Heathcote Hill draws the name for its single, “Promised Land,” from the Old Testament story about a homeland God promised to Abraham and his descendants. This was a region described as a land that stretched from the River of Egypt to the Euphrates river. In modern terminology, however, this promised land came to be known in African American spirituals as paradise or heaven – especially as an escape from the cruelty of slavery. More recently than that, however, Martin Luthor King Jr. applied the promised land analogy to his messages during the civil rights movement. He referred to it during his memorable “I’ve Been to the Mountaintop” speech, where he assured, “But I want you to know tonight, that we, as a people, will get to the promised land.” Almost needless to say, the phrase “promised land,” has a long and storied history.
Heathcote Hill’s single “Promised Land” is taken from its Fight Another Day release. It’s a moody, folky-bluegrass-y acoustic piece of music, and speaks – or so one surmises – of heaven. Its verses advise Earthly dwellers to live moral lives, in order to meet again in the promised land. The song’s oftentimes parental advice includes a dad encouraging a child to work harder, and a mother admonishing an offspring to avoid telling lies – even though others lie.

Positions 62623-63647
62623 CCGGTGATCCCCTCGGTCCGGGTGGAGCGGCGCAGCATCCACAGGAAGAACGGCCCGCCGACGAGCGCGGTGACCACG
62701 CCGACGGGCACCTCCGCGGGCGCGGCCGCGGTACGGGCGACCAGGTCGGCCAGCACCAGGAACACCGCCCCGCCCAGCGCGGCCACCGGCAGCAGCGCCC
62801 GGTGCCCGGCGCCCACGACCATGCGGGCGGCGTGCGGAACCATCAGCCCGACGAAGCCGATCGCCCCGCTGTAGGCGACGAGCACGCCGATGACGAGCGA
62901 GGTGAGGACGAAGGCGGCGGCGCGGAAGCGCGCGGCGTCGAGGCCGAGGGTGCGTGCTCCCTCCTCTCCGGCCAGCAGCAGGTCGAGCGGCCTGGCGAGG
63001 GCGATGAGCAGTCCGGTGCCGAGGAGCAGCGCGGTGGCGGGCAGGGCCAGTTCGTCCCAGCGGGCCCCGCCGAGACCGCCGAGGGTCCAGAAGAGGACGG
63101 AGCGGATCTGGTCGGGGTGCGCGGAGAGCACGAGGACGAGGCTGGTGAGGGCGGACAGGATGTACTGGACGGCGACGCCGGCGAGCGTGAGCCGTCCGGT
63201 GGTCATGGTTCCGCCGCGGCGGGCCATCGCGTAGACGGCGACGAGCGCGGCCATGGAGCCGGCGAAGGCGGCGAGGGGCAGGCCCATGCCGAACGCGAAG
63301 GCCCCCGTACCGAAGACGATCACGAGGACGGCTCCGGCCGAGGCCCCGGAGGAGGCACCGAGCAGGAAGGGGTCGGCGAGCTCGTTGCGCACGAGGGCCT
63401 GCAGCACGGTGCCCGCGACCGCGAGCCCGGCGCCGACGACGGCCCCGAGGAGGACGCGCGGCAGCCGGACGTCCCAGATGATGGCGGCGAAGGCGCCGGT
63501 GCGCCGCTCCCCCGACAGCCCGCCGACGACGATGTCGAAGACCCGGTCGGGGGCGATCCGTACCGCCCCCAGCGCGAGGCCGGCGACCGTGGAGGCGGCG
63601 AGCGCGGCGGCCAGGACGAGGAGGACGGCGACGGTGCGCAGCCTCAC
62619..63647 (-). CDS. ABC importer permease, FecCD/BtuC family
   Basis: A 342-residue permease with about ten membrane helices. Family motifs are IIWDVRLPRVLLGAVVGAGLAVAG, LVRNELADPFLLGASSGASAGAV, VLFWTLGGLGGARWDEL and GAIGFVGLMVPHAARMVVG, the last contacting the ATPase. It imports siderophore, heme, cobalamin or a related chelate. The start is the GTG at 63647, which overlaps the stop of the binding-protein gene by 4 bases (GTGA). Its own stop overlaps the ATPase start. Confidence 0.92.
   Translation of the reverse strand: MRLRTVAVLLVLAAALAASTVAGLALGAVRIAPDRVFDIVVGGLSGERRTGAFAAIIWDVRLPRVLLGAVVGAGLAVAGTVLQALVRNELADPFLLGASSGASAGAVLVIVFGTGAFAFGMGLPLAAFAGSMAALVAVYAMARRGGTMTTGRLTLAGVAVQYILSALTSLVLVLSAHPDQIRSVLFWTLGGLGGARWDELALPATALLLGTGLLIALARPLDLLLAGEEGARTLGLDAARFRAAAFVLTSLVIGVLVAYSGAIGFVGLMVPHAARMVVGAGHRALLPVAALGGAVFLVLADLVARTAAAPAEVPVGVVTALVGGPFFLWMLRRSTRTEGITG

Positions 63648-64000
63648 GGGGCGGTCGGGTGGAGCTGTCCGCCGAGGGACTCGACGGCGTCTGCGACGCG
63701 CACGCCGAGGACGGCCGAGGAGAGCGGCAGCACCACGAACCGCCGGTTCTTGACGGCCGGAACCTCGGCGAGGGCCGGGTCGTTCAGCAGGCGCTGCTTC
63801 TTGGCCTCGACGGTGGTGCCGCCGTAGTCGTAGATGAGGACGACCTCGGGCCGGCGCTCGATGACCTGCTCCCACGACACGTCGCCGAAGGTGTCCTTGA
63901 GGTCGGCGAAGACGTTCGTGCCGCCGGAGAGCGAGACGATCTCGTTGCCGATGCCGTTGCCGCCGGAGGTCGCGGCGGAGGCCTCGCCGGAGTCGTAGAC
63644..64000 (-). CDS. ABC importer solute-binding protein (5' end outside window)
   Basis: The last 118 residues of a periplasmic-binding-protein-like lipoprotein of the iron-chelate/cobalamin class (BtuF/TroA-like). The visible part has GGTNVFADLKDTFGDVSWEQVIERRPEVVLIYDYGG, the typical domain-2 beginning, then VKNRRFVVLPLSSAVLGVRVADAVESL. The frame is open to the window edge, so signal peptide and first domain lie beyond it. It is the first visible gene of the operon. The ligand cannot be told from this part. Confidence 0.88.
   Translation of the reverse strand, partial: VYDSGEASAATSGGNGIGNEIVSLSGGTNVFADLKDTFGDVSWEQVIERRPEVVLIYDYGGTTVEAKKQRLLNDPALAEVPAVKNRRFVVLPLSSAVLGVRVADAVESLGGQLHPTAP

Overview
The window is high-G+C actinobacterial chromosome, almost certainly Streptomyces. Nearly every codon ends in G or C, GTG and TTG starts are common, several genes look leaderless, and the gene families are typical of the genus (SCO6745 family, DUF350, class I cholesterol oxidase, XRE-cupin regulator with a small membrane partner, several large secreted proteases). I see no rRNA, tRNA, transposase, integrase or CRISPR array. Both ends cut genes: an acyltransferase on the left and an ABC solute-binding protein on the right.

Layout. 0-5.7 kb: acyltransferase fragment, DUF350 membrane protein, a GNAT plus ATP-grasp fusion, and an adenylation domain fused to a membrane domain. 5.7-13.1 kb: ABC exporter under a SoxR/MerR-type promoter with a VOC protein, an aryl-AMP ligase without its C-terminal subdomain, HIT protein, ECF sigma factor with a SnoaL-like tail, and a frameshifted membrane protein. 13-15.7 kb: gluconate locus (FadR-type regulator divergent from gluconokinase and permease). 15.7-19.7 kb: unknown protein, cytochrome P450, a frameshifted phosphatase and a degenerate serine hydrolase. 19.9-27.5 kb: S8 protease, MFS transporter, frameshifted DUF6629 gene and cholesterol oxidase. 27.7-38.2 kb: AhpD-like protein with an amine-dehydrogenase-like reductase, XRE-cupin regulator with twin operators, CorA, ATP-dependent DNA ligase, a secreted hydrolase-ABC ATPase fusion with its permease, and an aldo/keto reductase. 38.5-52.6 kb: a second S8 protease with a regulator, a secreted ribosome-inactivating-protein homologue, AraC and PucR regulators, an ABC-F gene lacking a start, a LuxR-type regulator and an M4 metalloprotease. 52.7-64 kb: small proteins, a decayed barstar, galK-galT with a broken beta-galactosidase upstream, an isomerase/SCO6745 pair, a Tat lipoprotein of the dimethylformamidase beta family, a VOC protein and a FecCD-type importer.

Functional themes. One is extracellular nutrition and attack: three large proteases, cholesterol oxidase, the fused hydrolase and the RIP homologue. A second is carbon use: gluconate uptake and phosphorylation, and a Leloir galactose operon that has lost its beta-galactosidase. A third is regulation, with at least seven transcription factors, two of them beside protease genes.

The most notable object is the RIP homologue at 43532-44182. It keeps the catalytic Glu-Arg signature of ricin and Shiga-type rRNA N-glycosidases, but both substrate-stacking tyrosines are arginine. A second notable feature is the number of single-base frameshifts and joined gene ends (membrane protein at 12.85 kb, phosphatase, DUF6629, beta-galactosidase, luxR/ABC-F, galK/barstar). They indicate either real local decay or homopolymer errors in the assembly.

The track is built around acoustic guitar, which is colored by mandolin and sparse electric guitar. This duo consists of a female vocalist, and a male instrumentalist. However, these two are accompanied by other fine musicians, though, which lends this track a band-like arrangement.
What separates this particular track lyrically from old African American spirituals, though, is its relative uncertainty concerning the promised land/heaven. “The truth is more than we can understand,” they tell us, “and I can’t swear there is a promised land/No, I can’t promise you a promised land/But I will be there with you if I can.” In other words, the words to this song are a wish or a hope, rather than a prediction for the future. The listener is left with the impression that the narrator of this song desires to believe what she’s been taught about the afterlife, but she still hasn’t come to terms with its firm reality. This message is somewhat symptomatic of modern man’s tenuous relationship with religion – particularly the Judeo-Christian variety of religion. There was a time, and not all that long ago, where it seemed like many people – particularly American people – espoused Christian beliefs and values. If not so much heartfelt beliefs, these at least followed culturally Christian values. That sort of widespread faith, however, is quickly disappearing. The singer of this song, then, is almost like a spokesperson for modern (mostly) non-religious people.
So, in a sense, you might describe this short, 2:47 song, as a type of anti-spiritual spiritual. It utilizes spiritual terminology and encourages spiritual/moral behavior yet doesn’t quite promote with any certainty an afterlife reward for behaving well. Even though there may not be a heavenly reward, though, this song suggests we all should still live good lives. It’s been said that the definition of integrity is what a person does when nobody’s looking. Similarly, one should act rightly, even if there isn’t an eternal prize at the end of life. In other words, the promised land is a life well-lived.